Dabbling in Backyard Aquaponics, Setting up the tanks

So, my facebook friends have gotten some hints at what we’ve been up to the last couple weeks, even as I have been rather lax in writing. Which is kind of weird because I’m very excited about it. So here’s a sneak peek for you, too.

And our big project for the year is an aquaponics experiment.

A few years ago, I wouldn’t have had a clue what that was.

One year ago, I thought my husband was slightly loopy.

And now I have five tanks sitting in my garage waiting for the next step.

Before I get there, however, this is pretty much what we are going for.

aquaponics tanks

See the grow bed on top? That will be full of nice garden veggies. The tank underneath will be full of fish. For the moment, we’re planning on getting catfish because we can get them locally, they do well with our climate and they handle poor water conditions. Once the system has been running for several months, we may switch to a more sensitive fish. But first we have to get it running.

The first step was getting the IBCs. These are used to transport liquids and they are big. I believe ours hold 275 gallons. Well, at least they did before we cut them apart.

You have to watch what was transported in them. Most of ours contained bacteria and enzymes to aid in the fermentation of ethanol. Nothing harmful to fish, so a good cleaning was all that was needed.

Then we decided to give our son some power tools because we spent all day building this and had to be able to count it toward our children’s education somehow. Shop? Science? Math? All of the above?

He might have been a wee bit excited about that. Maybe too much so. But after you get those top bars off, you can slide the liner out and start cutting the whole thing up.

That’s my favorite part. It is loud. It sprays a shower of sparks. And it involves power tools my husband has never used before.

Isn’t that cool?

Now, I had actually taken pictures of every step of the process, but then I thought that would get a bit tedious. After all, most of you will probably not ever actually make one. And if you want to, you’d be better off following the directions we followed.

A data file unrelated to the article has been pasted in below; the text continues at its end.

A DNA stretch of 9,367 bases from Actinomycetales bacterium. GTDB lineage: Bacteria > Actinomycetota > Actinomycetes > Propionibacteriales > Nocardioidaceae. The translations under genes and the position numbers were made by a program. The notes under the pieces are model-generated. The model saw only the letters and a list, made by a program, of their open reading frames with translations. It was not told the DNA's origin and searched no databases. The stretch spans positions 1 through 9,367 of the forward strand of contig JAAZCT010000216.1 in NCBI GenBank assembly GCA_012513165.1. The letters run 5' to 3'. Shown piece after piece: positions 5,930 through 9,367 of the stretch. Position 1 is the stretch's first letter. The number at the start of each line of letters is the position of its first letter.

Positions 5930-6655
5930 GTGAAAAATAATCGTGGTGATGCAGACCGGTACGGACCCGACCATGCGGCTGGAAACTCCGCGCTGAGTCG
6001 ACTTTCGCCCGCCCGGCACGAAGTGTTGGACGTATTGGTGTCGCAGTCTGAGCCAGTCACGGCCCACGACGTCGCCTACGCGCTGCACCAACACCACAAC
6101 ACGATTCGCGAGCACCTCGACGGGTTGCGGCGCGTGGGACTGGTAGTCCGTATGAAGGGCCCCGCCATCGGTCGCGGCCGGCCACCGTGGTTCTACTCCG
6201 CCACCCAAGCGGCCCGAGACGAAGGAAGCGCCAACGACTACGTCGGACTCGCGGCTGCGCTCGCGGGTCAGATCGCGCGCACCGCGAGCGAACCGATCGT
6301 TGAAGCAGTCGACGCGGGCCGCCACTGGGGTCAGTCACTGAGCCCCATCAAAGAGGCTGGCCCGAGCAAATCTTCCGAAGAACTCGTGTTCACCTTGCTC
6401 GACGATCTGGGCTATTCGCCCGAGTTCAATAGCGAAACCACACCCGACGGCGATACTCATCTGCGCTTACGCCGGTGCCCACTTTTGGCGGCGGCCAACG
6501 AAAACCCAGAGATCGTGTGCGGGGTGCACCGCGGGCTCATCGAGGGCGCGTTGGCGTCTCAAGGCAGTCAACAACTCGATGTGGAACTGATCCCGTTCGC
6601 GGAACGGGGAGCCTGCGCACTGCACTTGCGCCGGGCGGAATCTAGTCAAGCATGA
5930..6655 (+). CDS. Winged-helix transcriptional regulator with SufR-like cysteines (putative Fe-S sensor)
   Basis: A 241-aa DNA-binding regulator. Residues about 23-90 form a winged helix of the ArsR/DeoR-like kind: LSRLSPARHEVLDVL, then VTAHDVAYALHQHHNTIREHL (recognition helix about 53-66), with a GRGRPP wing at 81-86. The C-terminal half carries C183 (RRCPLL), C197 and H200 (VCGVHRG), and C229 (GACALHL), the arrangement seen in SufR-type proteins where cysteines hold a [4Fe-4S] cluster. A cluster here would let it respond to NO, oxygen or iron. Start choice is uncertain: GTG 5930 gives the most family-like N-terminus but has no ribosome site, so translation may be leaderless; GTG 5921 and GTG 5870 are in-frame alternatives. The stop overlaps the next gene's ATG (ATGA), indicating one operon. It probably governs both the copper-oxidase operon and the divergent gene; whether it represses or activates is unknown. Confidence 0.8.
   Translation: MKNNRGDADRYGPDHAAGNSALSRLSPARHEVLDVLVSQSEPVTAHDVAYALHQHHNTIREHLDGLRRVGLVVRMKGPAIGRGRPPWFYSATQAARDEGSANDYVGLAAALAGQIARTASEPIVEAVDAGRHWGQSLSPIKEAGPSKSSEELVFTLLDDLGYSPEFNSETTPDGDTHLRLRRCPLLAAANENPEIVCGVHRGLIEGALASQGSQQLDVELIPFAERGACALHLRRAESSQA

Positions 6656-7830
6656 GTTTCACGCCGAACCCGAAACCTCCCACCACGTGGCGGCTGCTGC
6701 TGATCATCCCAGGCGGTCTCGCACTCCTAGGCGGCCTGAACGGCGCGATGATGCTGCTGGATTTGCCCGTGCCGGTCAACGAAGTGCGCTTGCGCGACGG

After all, they got us this far.

planted aquaponics tanks


If you are at all interested in trying this out yourself, we got the directions and the demonstration absolutely free from Backyard Aquaponics. Here is their free e-book on setting up a backyard aquaponics system.

And the video we have watched over and over.

I can’t wait to get started on the next step!

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11 Responses

  1. Oh wow! That is on our next year plan so thank you for posting about it. Are you going to try Tilapia? That is what I would love to grow, but are they harder to raise?

    Super exciting. I hope you post more about it as you go along.
    JRoberts recently posted…I’m Not 16 Anymore…My Profile

    1. I would love to raise tilapia. They’re super yummy and easy to raise . . . so long as you can keep their water warm. They’re tropical so start dying if the water temperature falls below 60. That’s a difficult temperature to keep outside in Nebraska. Long term plans include possibly heating the garage, however, at which point we might switch.

      I like the idea of Tilapia because they’re easy to breed. 🙂
      Dana recently posted…Dabbling in Backyard Aquaponics, Setting up the tanksMy Profile

    1. Thanks! We got them from someone on craigslist. These were $50 a piece. So many people are using them for different things that the prices are starting to go up in a lot of places, though. It also depends on what was transported in them. If they transported nontoxic things, they’re worth more. You should be able to tell, though. They should be labeled and you can check online to see what it is and how safe it is to use.
      Dana recently posted…Dabbling in Backyard Aquaponics, Setting up the tanksMy Profile

  2. Great tutorial – thanks for posting it. I’m glad you mentioned (in the comments) about knowing what the IBC’s were used for prior if you are buying used. Gotta make sure they are cleaned out good before you grow your food/fish in them!
    Lee recently posted…Aquaponics For BeginnersMy Profile

  3. Very nice. I dabble in Aquaponics myself. My system has been running for about eight months both indoors and outside. Also chopping up an IBC for a larger sump and floating raft bed!

    1. We put ours on a timer and just fiddled with it until the fish and plants both seemed happy. We ran it longer in the summer when the oxygen in the tanks was lower, but we generally ran the pumps for thirty minutes and had them off for fifteen.

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